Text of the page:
What an interesting article and a great bit of research to undertake, understanding what the needs of the coachee are is imperative and of course, the stage of your career and experience play a major part.
What this article makes me think of is how much opinion based information is often fed into the start of a coaching process. I'm not saying it's not important to find out things like where their line manager would like to see them develop, points like that are of course imperative, what I am saying is that that is not enough.
What's needed on top are some facts, some unbiased information that has not been impacted by relationships, perspectives, commercial drivers and personal experience.
So far this year we have been involved in exec coaching, leadership transitions and on-boarding new exec's, our approach is to use an assessment such as Hogan as the start point. It gives everyone a fact-driven, solid base to build from. Read about our approach here.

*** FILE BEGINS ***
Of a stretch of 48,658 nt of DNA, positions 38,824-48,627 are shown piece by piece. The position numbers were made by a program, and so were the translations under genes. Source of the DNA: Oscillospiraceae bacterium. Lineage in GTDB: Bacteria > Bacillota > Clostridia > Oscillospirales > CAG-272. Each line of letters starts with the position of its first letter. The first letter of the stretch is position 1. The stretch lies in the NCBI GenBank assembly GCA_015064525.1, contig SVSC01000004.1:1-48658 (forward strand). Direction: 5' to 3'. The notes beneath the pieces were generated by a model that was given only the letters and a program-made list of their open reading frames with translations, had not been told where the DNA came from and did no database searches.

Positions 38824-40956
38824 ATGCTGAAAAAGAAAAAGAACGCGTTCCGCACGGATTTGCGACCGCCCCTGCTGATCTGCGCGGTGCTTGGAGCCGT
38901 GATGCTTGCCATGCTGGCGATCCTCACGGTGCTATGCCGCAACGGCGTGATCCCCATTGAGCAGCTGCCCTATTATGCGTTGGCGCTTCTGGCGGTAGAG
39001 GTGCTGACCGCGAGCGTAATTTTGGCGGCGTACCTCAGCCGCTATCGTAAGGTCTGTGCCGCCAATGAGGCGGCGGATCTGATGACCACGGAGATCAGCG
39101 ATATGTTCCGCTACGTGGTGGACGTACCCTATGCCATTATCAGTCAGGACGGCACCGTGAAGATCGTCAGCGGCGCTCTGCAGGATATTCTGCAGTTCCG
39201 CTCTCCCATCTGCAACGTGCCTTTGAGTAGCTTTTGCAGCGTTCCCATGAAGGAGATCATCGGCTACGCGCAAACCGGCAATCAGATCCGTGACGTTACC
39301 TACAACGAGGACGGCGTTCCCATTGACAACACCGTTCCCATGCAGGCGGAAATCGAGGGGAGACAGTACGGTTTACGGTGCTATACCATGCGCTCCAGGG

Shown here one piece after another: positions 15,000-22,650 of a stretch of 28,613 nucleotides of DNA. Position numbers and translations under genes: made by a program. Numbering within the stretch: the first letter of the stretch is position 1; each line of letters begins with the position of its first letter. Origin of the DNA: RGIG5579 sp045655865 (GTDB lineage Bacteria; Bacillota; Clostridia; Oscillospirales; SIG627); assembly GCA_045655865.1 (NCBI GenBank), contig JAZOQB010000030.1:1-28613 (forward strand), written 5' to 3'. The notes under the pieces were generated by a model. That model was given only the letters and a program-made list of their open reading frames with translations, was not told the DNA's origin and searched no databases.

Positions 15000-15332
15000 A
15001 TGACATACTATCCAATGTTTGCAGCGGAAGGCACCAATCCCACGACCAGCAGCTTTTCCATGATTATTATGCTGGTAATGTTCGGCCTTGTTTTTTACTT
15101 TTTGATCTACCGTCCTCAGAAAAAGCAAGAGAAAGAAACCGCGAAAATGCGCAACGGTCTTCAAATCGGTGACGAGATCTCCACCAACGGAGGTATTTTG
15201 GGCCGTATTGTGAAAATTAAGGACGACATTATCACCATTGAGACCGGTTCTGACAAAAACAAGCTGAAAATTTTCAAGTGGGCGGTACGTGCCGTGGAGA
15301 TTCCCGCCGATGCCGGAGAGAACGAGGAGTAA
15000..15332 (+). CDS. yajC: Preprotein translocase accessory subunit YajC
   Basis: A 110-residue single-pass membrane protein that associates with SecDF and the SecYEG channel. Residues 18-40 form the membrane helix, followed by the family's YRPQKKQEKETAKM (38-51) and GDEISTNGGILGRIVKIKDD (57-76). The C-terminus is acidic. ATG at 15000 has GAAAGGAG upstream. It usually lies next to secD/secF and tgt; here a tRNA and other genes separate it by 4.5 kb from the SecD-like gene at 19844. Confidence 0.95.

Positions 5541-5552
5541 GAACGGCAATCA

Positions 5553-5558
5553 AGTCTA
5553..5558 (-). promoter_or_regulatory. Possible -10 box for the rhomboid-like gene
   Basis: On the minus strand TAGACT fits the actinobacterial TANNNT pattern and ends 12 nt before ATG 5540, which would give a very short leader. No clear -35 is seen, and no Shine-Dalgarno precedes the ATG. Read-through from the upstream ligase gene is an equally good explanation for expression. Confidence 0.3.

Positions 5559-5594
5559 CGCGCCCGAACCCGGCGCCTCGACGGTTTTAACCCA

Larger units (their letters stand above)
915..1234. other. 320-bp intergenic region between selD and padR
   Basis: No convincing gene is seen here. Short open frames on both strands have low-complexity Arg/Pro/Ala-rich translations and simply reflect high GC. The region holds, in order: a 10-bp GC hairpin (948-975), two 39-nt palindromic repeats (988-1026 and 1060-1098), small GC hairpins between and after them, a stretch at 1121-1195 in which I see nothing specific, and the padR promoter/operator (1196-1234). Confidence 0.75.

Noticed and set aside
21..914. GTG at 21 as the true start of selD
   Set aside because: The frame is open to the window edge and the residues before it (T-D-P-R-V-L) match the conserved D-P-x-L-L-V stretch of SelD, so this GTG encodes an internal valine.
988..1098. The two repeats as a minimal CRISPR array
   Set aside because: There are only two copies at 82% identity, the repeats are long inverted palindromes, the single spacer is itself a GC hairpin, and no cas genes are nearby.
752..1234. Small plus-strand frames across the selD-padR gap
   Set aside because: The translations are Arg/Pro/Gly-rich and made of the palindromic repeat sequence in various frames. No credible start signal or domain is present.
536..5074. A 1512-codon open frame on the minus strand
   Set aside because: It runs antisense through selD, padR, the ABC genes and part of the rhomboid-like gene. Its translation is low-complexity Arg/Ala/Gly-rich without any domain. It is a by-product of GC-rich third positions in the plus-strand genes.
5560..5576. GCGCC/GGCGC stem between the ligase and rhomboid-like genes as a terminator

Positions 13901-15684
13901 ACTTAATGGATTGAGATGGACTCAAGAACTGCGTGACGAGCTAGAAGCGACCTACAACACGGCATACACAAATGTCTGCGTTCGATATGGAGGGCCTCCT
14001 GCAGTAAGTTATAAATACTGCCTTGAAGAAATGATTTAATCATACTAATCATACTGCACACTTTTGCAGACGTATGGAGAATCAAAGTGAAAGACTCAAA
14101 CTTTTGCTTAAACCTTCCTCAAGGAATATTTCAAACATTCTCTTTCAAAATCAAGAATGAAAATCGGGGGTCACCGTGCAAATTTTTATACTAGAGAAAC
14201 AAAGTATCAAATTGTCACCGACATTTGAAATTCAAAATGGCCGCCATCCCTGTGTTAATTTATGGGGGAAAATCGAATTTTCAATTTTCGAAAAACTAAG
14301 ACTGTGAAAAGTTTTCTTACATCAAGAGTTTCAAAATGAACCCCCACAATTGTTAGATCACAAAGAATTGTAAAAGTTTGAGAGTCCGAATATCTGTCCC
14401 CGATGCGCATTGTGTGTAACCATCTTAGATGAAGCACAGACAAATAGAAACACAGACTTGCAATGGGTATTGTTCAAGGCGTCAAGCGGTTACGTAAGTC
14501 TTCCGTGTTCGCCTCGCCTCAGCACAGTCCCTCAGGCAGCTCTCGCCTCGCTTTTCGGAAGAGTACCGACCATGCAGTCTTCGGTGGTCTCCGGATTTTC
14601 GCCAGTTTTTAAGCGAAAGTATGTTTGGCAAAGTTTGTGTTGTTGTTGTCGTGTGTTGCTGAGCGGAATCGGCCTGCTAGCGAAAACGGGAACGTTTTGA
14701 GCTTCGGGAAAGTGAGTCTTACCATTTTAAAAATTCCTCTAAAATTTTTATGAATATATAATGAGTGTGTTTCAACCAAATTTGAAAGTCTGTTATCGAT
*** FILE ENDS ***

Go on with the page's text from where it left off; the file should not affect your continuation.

As reaffirmed in this article, understanding what the individual needs will actually deliver more of what they and their line manager want.
In our work coaching hundreds of executives, we have suspected a difference in how 30-something executives and those in their forties and fifties approach coaching. The 30-somethings have tended to be more difficult engagements, often requiring more directness, cajoling, and nurturing. Because organizations are increasingly focusing on early talent development to attract and retain young talent, it’s important to understand the best way to accelerate their growth as leaders.